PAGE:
Personal stories are the province of the emerging filmmaker and every year the BC Spotlight competition at VIFF is filled with a fresh batch of intimate debuts. This iteration is no exception, but this year the new arrivals have landed within a climate that has shifted somewhat. Earlier this year, TIFF artistic director Cameron Bailey penned an op ed in The Globe and Mail bemoaning a certain tendency among Canadian indie features to favour small, personal stories – “coming of age, family tensions, falling in and out of love” – over more ambitious and widely aimed socially and politically minded works. Shocking as it was, coming from perhaps the single most powerful individual in the Canadian festival scene, this contemptible lecture thankfully received pushback from filmmakers. It remains to be seen whether anyone will take Bailey’s complaints to heart – perhaps it is too early to be reflected in the debuts of 2017 – but it remains one of the questions haunting Canada’s mounting national debate over what exactly lies ahead for its cultural industries.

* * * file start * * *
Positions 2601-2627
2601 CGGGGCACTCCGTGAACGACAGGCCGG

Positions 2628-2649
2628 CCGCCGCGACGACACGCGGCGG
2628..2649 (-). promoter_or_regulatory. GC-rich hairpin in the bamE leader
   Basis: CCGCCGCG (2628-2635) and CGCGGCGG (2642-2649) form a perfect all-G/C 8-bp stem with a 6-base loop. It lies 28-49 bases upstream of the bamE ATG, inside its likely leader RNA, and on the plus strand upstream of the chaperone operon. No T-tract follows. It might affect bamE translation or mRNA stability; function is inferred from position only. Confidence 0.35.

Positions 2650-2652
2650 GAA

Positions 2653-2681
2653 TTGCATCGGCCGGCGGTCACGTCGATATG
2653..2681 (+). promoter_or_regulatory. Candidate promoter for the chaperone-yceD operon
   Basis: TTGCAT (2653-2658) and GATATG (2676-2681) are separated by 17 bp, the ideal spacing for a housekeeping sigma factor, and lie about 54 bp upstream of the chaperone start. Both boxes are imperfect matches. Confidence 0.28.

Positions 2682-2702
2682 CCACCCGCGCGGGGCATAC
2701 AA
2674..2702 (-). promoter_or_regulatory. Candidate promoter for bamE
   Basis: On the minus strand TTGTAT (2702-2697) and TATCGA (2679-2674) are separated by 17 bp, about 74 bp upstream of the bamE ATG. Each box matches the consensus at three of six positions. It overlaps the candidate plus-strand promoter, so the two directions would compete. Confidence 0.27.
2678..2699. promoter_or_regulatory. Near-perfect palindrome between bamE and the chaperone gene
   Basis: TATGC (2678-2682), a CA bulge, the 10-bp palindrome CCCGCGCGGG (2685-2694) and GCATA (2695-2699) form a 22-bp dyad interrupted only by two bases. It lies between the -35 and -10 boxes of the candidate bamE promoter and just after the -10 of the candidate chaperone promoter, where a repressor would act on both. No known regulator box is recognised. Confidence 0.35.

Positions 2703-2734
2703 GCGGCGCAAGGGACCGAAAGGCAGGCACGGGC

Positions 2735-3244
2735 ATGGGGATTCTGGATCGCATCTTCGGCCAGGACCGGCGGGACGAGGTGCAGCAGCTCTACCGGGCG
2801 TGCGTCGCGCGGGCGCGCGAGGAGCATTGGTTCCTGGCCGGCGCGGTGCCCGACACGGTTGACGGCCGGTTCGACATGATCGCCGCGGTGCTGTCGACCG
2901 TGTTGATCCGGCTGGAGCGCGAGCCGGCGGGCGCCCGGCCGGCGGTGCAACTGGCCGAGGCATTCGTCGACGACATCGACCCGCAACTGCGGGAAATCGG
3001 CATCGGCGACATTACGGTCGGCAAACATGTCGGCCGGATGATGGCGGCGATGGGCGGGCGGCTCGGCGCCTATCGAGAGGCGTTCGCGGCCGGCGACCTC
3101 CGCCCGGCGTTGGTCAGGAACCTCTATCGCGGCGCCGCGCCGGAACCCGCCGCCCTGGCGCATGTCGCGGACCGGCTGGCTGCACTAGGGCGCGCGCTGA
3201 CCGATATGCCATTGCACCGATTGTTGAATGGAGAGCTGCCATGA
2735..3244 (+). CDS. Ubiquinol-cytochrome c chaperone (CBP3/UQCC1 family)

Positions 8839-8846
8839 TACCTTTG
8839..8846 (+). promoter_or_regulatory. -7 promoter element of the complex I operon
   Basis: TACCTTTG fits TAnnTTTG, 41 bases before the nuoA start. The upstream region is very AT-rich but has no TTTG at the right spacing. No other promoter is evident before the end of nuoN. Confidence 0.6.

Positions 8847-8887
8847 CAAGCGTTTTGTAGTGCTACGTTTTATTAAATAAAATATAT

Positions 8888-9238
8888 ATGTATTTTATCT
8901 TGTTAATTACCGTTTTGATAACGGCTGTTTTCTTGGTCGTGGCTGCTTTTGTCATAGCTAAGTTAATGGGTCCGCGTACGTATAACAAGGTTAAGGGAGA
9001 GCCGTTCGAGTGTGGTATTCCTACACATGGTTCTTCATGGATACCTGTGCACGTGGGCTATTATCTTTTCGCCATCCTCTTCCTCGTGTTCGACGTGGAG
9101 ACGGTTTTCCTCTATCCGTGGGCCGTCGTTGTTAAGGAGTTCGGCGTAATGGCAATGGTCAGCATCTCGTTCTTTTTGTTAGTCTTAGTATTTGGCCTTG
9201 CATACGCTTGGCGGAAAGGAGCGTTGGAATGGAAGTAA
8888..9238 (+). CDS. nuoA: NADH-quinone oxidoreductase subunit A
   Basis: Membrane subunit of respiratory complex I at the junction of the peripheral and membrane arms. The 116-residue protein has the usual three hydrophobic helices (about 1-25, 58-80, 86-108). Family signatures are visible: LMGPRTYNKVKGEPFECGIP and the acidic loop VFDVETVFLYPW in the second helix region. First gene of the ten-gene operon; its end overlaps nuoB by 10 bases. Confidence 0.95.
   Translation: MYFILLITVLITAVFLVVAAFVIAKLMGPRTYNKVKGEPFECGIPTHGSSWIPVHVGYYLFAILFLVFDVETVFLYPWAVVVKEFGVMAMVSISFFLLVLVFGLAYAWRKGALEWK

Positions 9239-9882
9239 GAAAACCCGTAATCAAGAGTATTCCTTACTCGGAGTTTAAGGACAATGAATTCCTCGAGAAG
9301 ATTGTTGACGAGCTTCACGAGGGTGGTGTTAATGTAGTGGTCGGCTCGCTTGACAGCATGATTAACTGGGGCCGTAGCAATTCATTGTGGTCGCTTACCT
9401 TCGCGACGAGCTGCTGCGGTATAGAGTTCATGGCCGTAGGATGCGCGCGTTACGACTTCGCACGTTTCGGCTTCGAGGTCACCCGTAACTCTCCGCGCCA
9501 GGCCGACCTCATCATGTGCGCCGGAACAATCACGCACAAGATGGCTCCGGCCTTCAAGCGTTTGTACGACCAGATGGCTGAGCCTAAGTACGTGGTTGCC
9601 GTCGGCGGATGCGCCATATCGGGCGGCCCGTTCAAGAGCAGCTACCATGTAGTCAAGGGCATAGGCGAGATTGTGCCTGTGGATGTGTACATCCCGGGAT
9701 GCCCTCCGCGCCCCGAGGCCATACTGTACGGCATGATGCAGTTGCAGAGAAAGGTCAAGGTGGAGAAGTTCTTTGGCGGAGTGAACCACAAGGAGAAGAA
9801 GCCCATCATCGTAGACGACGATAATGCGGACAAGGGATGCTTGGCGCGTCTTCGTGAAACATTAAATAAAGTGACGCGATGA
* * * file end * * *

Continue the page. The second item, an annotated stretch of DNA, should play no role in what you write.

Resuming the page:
Luk’Luk’I, the feature debut of Wayne Wapeemukwa, seems initially well-positioned to answer Bailey’s challenge for a more socially conscious cinema. Even if it weren’t emerging from a mostly vacuous and Hollywood-chasing local film scene, it’s audacious concept would still be just as striking and original. Set over the course of the last day of the Vancouver 2010 Winter Olympics, it follows the plights and paths of five marginalized residents (played by four non-actors and one professional) of Vancouver’s rapidly gentrifying Downtown East Side as they navigate a fevered city counting down the hours to the gold medal hockey final.